As a gateway to South Western France, most people pass through Toulouse on their way to the Pyrenees or Languedoc without pausing, but it’s worth spending a few days here exploring the city.

© Rupert Parker. [Many thanks to Rupert Parker and The GoodLifeFrance magazine, for permission to reproduce this article.]

© Rupert Parker

It’s a painless journey from the airport into town, as there’s a brand new tram which leaves from just outside the terminal and connects you to the metro network. Toulouse is known as the Pink City, as most of its buildings are brick, and the historic centre is sandwiched between the GaronnerRiver, to the west, and the Canal du Midi in the east. It’s pedestrian friendly, with many streets closed to cars, and nothing is more than a 20-minute stroll.

To get a flavour of the history, it’s worth wandering the narrow alleys, keeping your eyes pointed upwards, to take in centuries of architectural styles. For more focus there’s a handy guide from the tourist office, called Discovery Itineraries and each of the five walks takes you past places of interest. Of course there’s an Art and History tour, but I like Green Toulouse which takes you past the Canal du Midi, through the Botanical gardens and ends up at the Natural History Museum.

This is a city designed for the outside, so restaurant and bars populate the squares, ideal for people-watching or just taking a refreshing cold drink. Indeed, there’s a nightly ritual here where aperitifs are consumed between six and nine and then everyone drifts to the restaurants. As you’d expect duck and all its offshoots are a mainstay of the menus and best of all the frites are always homemade – even better they advertise that they’ll refill your plate if you want more. If you’ve had your fill of confit, foie gras and magret de canard then there are a huge number of Indian restaurants, fortunately none of them offering Duck Tikka. Lebanese and Turkish cafés also make their presence felt, and the standard is remarkably high.

Art lovers can browse the Toulouse Lautrecs in the Musee des Augustins, a converted 14th-century monastery, or wander across the river to sample modern art housed aptly in Les Abattoirs, previously the public slaughterhouse. Saint Étienne cathedral is well worth a look, but the strangest sight is the Black Madonna in Notre Dame de la Dourade Basilica. Her ornate dress changes, depending on the religious season, and, in previous times, pregnant women could borrow her belt, a charm supposedly ensuring a painless delivery. Most spectacular is the UNESCO site of Saint Sernin, one of the largest Romanesque churches in Europe, a major stop on the Way of St. James pilgrimage route.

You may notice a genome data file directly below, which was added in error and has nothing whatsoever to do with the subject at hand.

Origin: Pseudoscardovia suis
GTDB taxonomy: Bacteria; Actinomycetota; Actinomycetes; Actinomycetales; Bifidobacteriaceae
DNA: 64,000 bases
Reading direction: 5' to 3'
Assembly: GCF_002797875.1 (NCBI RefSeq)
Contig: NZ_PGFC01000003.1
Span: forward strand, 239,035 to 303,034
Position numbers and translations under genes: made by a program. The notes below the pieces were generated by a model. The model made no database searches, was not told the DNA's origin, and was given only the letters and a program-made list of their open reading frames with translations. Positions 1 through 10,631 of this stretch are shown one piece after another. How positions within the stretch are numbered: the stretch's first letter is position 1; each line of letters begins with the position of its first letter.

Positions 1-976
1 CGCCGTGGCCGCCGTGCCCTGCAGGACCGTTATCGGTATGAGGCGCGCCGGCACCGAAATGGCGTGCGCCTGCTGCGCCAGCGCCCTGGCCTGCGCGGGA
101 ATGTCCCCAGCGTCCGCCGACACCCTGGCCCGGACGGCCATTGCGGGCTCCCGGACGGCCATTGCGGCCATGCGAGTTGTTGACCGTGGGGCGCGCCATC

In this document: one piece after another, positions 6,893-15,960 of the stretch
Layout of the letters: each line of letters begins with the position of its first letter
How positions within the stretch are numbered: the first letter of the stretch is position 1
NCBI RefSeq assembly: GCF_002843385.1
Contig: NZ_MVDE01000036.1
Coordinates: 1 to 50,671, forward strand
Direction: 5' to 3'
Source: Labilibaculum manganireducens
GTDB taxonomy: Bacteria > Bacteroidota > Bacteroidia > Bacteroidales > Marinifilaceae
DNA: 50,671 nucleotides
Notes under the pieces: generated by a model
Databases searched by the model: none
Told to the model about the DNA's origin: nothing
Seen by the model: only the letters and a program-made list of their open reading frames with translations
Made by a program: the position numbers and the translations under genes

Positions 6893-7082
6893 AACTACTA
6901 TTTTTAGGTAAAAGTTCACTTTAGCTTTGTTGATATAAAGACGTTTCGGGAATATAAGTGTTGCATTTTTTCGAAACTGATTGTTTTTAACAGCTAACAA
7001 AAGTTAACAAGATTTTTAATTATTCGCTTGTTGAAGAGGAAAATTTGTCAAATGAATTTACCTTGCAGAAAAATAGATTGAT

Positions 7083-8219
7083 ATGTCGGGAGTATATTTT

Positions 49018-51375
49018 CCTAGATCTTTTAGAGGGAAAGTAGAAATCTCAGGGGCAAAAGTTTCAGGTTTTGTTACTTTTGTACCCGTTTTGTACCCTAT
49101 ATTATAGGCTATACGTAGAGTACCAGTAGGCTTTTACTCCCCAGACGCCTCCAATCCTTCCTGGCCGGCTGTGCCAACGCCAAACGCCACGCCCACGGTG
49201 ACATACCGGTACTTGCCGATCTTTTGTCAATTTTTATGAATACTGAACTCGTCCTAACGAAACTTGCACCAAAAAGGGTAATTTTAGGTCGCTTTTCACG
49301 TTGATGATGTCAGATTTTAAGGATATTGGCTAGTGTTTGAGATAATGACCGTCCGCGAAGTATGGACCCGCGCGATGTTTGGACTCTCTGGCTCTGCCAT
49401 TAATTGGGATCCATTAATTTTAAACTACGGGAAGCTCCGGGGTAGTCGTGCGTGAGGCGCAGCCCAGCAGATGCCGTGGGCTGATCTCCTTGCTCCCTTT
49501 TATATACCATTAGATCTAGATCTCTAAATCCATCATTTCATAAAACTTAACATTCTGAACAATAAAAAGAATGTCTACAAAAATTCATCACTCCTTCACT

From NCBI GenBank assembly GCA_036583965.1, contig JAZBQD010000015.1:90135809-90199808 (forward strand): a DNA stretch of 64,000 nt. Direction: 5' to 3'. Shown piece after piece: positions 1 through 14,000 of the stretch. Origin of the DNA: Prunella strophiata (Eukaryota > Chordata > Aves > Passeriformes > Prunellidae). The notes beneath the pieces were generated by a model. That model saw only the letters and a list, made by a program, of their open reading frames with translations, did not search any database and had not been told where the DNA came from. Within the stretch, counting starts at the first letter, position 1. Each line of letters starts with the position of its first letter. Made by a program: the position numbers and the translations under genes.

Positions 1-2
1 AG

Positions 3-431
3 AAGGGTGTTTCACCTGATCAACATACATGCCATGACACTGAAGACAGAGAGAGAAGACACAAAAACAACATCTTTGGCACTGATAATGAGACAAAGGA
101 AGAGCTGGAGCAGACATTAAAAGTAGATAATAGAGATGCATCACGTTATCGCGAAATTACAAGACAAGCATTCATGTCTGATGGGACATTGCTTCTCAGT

© Rupert Parker

Toulouse is where Airbus assembles its planes and there are guided visits to the assembly line for the mighty Airbus 380. It’s a bit of a trek involving metro, tram and then a 20-minute walk, but well worth it. You start at the new Aeroscopia Flight Museum and you’re bussed across to the giant hanger where the planes are put together. They arrive here in bits but it only takes around eight days to assemble them using over 19 thousand rivets. From the viewing platform I see five planes in various states of construction and the list price, without engines or internal décor is a cool 428 million dollars. Oh, and you’ll have to wait two years for delivery.

The museum has a couple of Concordes, one of which you can go inside, last used by former President Giscard d’Estaing, and decked out accordingly. Next to it are an Airbus A330B and a reconstructed Bleriot monoplane. There are also fighter planes including a MIG-15, F-1046 Starfighter and a German Messerschmitt BF-109, all restored to their previous state. Most impressive is the large wide-bodied Super Guppy cargo plane, whose huge nose swings open to allow it to transport oversize freight. All these planes have been collected by a group of former airbus employees and you can spot the rest of their collection just across the road, exposed to the elements and desperately looking for a home.

Back in the centre, the Capitole, with its distinctive neo-classical façade, houses City Hall and dominates the square of the same name. The major shopping streets, home to all major brands, lead off to the south, with narrow alleys leading to tiny squares with their own clutch of cafes and restaurants. It’s worth visiting Galeries Lafayette and climbing to the top floor where there’s a great view over the rooftops. If you’re in town on Saturday morning there’s an interesting flea market around Saint Sernin, where you can pick up all sorts of bargains, before enjoying a leisurely lunch.

Toulouse is definitely a place to linger, and it’s a shame that most people only see the airport, so next time you’re passing through allow a few extra days to soak up the atmosphere.

© Rupert Parker

Rupert Parker is writer, photographer, cameraman and TV Producer. Although his special interest is food and travel, he writes about everything from wilderness adventure to gourmet spa tours. His articles appear, not only in national newspapers and magazines, but also on global websites and appeal to young and old alike. Read about his latest adventures on his website Planet Appetite and follow him on Twitter @planetappetite.

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